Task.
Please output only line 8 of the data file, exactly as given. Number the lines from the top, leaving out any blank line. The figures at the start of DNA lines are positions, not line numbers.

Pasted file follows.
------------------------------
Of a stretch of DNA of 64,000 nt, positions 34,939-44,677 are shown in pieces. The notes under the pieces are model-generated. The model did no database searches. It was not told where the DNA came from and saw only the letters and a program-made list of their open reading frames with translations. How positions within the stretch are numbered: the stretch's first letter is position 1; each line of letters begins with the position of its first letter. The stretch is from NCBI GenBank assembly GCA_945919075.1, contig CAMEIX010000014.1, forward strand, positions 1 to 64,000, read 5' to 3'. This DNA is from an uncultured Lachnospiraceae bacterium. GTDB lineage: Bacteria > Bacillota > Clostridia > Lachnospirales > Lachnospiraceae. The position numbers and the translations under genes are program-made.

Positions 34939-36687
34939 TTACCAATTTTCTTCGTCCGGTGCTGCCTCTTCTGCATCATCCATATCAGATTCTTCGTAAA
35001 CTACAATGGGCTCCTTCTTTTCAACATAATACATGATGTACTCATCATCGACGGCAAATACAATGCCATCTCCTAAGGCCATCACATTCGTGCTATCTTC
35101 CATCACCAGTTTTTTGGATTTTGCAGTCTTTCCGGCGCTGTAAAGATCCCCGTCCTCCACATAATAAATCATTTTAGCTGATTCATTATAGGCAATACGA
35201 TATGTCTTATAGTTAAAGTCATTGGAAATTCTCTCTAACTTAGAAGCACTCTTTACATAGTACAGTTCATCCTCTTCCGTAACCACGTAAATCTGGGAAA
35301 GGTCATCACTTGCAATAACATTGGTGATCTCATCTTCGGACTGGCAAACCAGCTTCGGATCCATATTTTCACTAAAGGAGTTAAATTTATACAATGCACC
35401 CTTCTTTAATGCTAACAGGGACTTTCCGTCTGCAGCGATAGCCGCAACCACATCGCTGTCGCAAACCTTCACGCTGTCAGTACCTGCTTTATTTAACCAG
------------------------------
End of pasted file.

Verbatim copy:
35401 CTTCTTTAATGCTAACAGGGACTTTCCGTCTGCAGCGATAGCCGCAACCACATCGCTGTCGCAAACCTTCACGCTGTCAGTACCTGCTTTATTTAACCAG